The Critical Role of Enterprise Architecture in the Modern Enterprise
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The Critical Role of Enterprise Architecture in the Modern Enterprise

Anthony Hill, Executive Director-Enterprise Architecture, Chief Technology Office, Kaiser Permanente
Anthony Hill, Executive Director-Enterprise Architecture, Chief Technology Office, Kaiser Permanente

Anthony Hill, Executive Director-Enterprise Architecture, Chief Technology Office, Kaiser Permanente

Leading IT has never been more challenging and business-driven than it is now. In this environment of total digitization, the centrality of the customer experience, non-IT information technology budgets larger than IT's, and the proliferation of Cloud, SaaS, apps and consumer technologies; it is harder than ever to steer organizational change to get a clear outcome and to connect business strategy to execution.

It is the goal of every IT and business leader to align IT and business strategies. However, this simple premise is harder to achieve than is apparent. Both IT and the business need to be able to see and understand alignment between IT and business strategy. They need to be able to understand the elements that create alignment and understand their contribution to that alignment.

Departments in the modern enterprise can buy and implement their own technologies, but they lack the ability to steer, integrate or align the enterprise as a whole. Therefore, they cannot fully achieve the goals of the business strategy. What the modern enterprise needs most from IT is the leadership and ability to achieve the realization of business strategy from information technology, regardless of who buys the solutions.

Enterprise Architecture (EA) and Business Architecture (BA) have come into their own as disciplines and professions that have as their mission the ability to connect strategy to execution, and define and design the future capabilities of organizations. What business and IT leaders need are guiding architectures, models of the organization’s business capabilities and strategic directions that are supported by designs and blueprints that show how all the disparate technologies, processes and functions are stitched together to create a whole greater than the sum of the parts. Organizations that master these disciplines are positioned to develop competitive advantages in speed, the customer experience, and efficiencies when compared to those that don't.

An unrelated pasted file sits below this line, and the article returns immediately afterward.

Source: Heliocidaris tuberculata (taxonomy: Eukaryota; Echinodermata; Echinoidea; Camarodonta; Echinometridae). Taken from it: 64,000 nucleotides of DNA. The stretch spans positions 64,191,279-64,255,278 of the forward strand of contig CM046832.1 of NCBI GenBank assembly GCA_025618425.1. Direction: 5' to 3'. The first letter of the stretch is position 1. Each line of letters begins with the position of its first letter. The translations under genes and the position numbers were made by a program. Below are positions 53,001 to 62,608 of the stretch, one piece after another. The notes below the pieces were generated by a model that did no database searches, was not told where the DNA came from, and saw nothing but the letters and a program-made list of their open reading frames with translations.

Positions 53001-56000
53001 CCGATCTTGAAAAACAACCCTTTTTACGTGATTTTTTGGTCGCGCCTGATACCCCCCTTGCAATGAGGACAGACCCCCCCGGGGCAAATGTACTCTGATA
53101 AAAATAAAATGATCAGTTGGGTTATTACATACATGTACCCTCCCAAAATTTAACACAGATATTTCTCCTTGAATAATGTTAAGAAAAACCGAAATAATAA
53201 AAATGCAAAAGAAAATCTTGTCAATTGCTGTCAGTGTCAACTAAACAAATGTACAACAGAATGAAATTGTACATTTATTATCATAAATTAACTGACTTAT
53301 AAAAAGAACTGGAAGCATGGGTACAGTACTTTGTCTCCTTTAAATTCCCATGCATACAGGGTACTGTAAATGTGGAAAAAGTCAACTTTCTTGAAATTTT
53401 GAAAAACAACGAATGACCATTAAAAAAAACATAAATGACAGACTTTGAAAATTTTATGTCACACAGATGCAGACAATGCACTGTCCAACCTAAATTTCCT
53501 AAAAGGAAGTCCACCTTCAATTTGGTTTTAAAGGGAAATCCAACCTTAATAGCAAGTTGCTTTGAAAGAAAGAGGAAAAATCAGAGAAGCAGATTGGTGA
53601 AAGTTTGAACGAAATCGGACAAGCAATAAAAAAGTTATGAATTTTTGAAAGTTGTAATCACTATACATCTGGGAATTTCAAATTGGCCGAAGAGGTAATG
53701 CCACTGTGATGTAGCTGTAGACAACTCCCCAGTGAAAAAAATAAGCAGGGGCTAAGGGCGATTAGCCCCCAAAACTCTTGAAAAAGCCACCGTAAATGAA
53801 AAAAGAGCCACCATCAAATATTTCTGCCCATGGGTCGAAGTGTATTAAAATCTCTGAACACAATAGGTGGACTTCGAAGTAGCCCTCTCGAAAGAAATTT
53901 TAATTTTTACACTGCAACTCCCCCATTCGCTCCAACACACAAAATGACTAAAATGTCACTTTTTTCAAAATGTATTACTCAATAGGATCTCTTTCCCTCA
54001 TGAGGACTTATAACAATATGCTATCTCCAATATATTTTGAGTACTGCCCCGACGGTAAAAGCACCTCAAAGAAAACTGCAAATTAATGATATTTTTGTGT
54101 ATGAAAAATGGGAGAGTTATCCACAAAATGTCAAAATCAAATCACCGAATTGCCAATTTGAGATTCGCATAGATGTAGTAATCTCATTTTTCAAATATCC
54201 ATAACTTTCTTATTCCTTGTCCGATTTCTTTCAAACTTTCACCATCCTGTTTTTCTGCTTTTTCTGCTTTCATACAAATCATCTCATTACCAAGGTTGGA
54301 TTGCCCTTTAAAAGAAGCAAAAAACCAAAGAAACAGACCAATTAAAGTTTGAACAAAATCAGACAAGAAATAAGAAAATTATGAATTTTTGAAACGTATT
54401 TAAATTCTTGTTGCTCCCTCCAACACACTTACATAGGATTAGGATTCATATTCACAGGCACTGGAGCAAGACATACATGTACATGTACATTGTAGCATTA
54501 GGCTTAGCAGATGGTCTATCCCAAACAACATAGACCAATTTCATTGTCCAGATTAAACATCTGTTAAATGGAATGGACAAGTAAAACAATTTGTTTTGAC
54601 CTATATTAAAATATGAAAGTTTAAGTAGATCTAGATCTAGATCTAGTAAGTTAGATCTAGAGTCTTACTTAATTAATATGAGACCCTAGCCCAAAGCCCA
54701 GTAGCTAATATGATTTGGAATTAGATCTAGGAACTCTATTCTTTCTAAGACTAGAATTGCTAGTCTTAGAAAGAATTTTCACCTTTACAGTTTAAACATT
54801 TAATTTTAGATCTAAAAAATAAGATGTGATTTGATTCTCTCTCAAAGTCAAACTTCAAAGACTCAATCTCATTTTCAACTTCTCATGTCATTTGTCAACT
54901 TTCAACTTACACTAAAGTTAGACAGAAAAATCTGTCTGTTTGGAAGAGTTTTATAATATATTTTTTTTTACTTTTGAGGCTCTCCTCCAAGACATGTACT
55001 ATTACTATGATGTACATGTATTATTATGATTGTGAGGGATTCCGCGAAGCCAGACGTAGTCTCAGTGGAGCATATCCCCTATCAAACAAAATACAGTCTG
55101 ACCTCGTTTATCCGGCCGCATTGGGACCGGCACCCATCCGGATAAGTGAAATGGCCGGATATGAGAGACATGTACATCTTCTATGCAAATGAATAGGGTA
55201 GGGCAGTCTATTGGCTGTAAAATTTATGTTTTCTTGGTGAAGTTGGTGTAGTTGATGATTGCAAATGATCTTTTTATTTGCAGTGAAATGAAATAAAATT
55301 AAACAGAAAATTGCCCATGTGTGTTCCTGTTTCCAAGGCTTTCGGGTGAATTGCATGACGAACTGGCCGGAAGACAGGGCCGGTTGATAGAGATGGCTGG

How does an IT leader put together the management package that results in these high-performing outcomes? EA, BA, IT investment governance and project portfolio management form a continuum of practices which, when executed properly, can profoundly influence an organization’s payback from information technology investments. These disciplines are synergistic and should be coordinated together if EA and IT and business outcomes are to be maximized.

Business Architecture

Business Architecture is the specific discipline that connects organizational strategy to its execution focus. BA has evolved from its early focus on process and operations to a focus on business capabilities, specifically the business capabilities that are needed to enable an organization’s goals and strategies. Business capabilities quantify what the business does, and can be modeled to create the future-state business expression of what the organization needs to be able to do to achieve its vision. These capabilities create the tangible glue that aligns people, processes and technologies to specific business outcomes. Business capability modeling has emerged as the primary EA methodology with strategy alignment as its goal. BA should be on every IT leader’s agenda if they seek to influence the strategy of an organization.